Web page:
Tennessee football coach Butch Jones and his staff already have landed 23 public commitments for their 2017 signing class, but they're busy recruiting with the regular season over and the team's bowl destination not yet determined.

KNOXVILLE — College football players have been leaving a season or two early to enter the NFL draft for years.

Now players are skipping their team's bowl games to focus on their futures.

LSU running back Leonard Fournette and Stanford all-purpose star Christian McCaffrey, two projected first-round picks, recently announced their respective decisions, and those choices became talking points nationally this week when McCaffrey made his choice not to play in the Sun Bowl and "begin my draft prep immediately."

Tennessee has a couple of juniors who likely will go pro after the Volunteers face Nebraska in the Music City Bowl: running back Alvin Kamara and All-American defensive end Derek Barnett, who's also a projected first-round pick.

"I think there's a lot of extenuating circumstances that we don't know about," Vols coach Butch Jones said following Tuesday's practice when asked about Fournette and McCaffrey.

"Each individual is different and they have their own reasons, so I really don't think (it's right) for me to comment on that because I don't know. I'm sure there's a lot of things that go into that decisions. All I can tell you is about our players.

"Derek Barnett has had one of the best bowl preparations he's had. I think you look at Cam Sutton. Cam Sutton has not been 100 percent, and yet he's out here every day grinding through it. The team is very, very important to him. You look at Alvin Kamara. All of these individuals, they've had good bowl preparations and I've been very proud of them for that."

Many of McCaffrey's Stanford teammates showed their support for his decision on social media Monday, when his announcement was met with mixed reactions. Some commentators accused him of putting himself before his team or quitting on the Cardinal. Other applauded the choice and pointed out how coaches skip bowl games all the time when they change jobs.

Read more about the 2016 Music City Bowl

Shock Linwood, Baylor University's all-time top rusher and a fringe NFL prospect, followed suit Tuesday when he publicized his decision not to play in the Cactus Bowl against Boise State.

It could become a worrying trend for college football. If players want to avoid the risk of an injury and the potential loss of millions of dollars in future earnings in an exhibition game, what coach will stop them? For players whose draft stock is both secure and high enough that one game won't make or break where they're picked, why not sit out a non-playoff bowl game?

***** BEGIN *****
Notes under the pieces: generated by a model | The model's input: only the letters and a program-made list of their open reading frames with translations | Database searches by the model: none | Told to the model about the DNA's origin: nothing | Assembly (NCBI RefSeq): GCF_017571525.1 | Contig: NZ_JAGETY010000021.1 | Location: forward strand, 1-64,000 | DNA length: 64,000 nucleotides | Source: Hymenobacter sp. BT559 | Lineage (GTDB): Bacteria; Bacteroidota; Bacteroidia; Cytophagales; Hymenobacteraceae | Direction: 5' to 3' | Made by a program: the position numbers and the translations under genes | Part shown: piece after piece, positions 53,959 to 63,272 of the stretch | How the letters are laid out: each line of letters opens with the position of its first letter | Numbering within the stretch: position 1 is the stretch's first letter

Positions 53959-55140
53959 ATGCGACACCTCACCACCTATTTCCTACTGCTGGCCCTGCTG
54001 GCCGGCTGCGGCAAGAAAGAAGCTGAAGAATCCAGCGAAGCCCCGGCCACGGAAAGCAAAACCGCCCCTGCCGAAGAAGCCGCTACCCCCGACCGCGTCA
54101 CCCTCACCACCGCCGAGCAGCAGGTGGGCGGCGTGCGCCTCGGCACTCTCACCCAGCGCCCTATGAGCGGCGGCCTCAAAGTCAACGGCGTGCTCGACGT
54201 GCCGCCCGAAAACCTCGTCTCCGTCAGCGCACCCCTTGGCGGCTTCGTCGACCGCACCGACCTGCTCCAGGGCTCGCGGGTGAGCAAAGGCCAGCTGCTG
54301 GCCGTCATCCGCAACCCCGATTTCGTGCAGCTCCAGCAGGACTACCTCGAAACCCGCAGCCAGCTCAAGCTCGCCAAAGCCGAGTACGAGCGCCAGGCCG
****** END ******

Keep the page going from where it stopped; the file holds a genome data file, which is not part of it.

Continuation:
"It's business decisions that's best for them and their family," Vols defensive back Rashaan Gaulden said after Monday's practice. "I don't really know the guys. I feel like it could happen. I've seen guys forgo their whole senior year to get ready for the draft, so that could be a trend coming up.

"Just trying to stay healthy and trying not to have an injury in the bowl game that would set them back for their future, I think that's a smart decision on their part."

The cautionary tale for the likes of Fournette, McCaffrey and others is Notre Dame linebacker Jaylon Smith, who tumbled from a potential top-five pick to the second round when he tore his ACL in the Fiesta Bowl last season. Smith has yet to play for the Cowboys this season. He posted on Twitter on Monday if he had a redo, he'd still play in the bowl game.

"There's a lot of things that go into it," Jones said, "because obviously everything is about the team concept. Each circumstance is different, and I think you have to treat each one of those circumstances as they approach and how they present themselves."

After its eighth bowl practice on Tuesday, Tennessee will break for a few days, allowing the players to return to their hometowns and spend time with family, before reconvening in Knoxville on Christmas Eve, spending Christmas together as a team and heading to Nashville on Dec. 26.

Jones is pleased with the team's focus and drive during bowl prep, and he particularly praised Barnett, saying he has the "utmost respect" for the defensive star, for his approach despite the temptation to coast through what likely are his final days as a Vol before jumping to the NFL.

"There was an (NFL scout) waiting to speak with him the other day," Jones said, "and he didn't want to speak to him because he didn't want to miss his workout in the weight room. He's very, very driven. It's all in how you approach this bowl preparation.

"Derek approached this bowl preparation as another opportunity to get better, another opportunity to perfect his craft and another opportunity to get stronger in the weight room, and I think those elements speak volumes for what Derek Barnett stands for."

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